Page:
Our South Florida criminal defense attorneys recently read in the South Florida Sun Sentinel that tax-payers are funding take-home vehicles for employees of the Broward and Palm Beach County sheriff’s offices. Deputies are permitted to drive department-issued vehicles to and from work and for personal use depending on the county. Some even get free, unlimited gas, which is subsidized by tax-payers.
In Palm Beach County, over 1,500 employees of the Sheriff’s Office drive cars home and more than 10% of those employees live outside Palm Beach County. Close to 3,000 Broward Sheriff’s Office employees drive take-home cars, but it’s not known how many of those employees live outside of Broward County.
The policy has been defended as a benefit to the public, because it supposedly serves as a deterrent to would be criminals. Another rationale is that it allows officers to respond more quickly to emergencies.
However, these take-home cars cost the counties millions of dollars each year. The Broward Sheriff’s Office reportedly spends about $19 million annually on gal, vehicle maintenance and replacement, but it’s unknown how much of those costs are a result of the take-home car policy. West Palm Beach has restricted its take-home car policy to officers living in or near the area. The city saved over a half million dollars by revoking vehicle privileges from 80 employees.
The question remains: should take-home cars be a tax-payer expense? And is the added crime prevention worth the added expense?
Source: South Florida deputies get take-home cars – and we pay, South Florida Sun Sentinel, November 13, 2010 (more…)
Sporadic system crashes at DMVs across the state have led to longer wait times for license renewals and other tasks, frustrating Florida drivers and officials alike. Since November 3, the system has been crashing intermittently, and IBM has declared the situation critical. A spokesperson for the DMV said the situation has not yet been fixed.
Because of stricter ID requirements for getting a driver’s license following 9/11, Florida motorists already faced frustratingly long wait times at DMV offices. Long waits were made even worse at the Deerfield office when two bathrooms went out of order, sending sewage up through the floor.
However, officials have assured the public that those in line by 5pm would be assisted by DMV employees.
Source: Driver license renewal wait gets longer because of intermittent system crashes, South Florida Sun Sentinel, November 12, 2010 (more…)
Our Coconut Creek traffic lawyers have learned that the signage in an area of the Sawgrass Expressway is creating confusion among drivers. One Florida motorist from Lake Worth even got a $165 traffic ticket after following instructions to “keep right,” then crossing the white line to head north on the turnpike because her lane was not on the right. She was cited for driving through a safety zone.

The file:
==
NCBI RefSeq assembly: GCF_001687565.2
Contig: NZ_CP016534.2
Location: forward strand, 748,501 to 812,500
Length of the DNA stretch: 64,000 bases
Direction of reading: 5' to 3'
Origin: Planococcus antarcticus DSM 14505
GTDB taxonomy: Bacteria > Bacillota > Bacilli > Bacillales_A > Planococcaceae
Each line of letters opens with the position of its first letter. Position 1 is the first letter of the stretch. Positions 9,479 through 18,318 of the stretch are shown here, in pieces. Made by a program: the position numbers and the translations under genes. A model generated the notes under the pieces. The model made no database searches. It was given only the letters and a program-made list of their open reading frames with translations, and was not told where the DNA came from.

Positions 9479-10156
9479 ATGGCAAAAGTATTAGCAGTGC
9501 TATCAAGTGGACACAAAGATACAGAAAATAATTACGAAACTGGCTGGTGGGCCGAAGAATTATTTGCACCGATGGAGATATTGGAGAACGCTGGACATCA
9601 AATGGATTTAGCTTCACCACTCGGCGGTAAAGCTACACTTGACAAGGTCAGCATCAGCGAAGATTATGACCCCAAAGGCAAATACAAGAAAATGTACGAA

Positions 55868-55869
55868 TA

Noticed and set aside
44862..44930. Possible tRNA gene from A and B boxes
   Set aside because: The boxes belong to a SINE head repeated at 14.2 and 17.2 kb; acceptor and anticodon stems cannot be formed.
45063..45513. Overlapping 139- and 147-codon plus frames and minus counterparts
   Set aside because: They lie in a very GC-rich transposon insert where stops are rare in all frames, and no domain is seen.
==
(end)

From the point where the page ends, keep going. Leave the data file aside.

The woman fought the ticket in court, arguing that the tollbooth canopy blocked her view of overhead signs instructing drivers which lane they should be in. A judge will determine if the ticket still stands.
No statistics were available how many other drivers had been cited for improper lane changes in the area, turnpike authorities say they are aware of a problem and are examining ways to improve electronic signs above the plaza to make lane information more clear.
Source: Sawgrass drivers find Deerfield toll plaza confusing, The South Florida Sun Sentinel, November 13, 2010 (more…)
Our South Florida traffic attorneys have learned that the site of the old Coca-Cola bottling plant on South Andrews Avenue may be turned into a 1,000-space parking garage for the new courthouse. A Broward County committee unanimously recommended the site, which will then go before the Broward County Commission for approval.
A Fort Lauderdale-based project developer competed against two other bids and won the committee’s recommendation. It has vowed to stay within the county’s $29.5 million budget and create a covered walkway leading to the courthouse. The developer also estimates that the garage could be completed in 18 months after permits are approved.
The parking garage contract bidding war had pitted several of Fort Lauder’s bigwigs against each other.
Source: Old Coca-Cola site on South Andrews Avenue gets committee’s nod for courthouse parking garage, South Florida Sun Sentinel, November 4, 2010 (more…)
Speed traps abound here in South Florida, and the Palm Beach Post is asking readers to write in with the location of speed traps around the region. The Post’s Watchdog team is planning to examine the topic for a future story about Palm Beach County speed traps and how much the county makes from these areas.
They’ll also be pondering the question on many Florida drivers’ minds: do speed traps protect public safety or are they a sneaky way of generating revenue?
So far, almost a hundred readers have written in with warnings about local speed traps. According to the Post, some residents even spend time waving handmade signs warning other drivers about spots where Florida traffic cops typically hang out, waiting to issue speeding tickets.
Florida Criminal Lawyers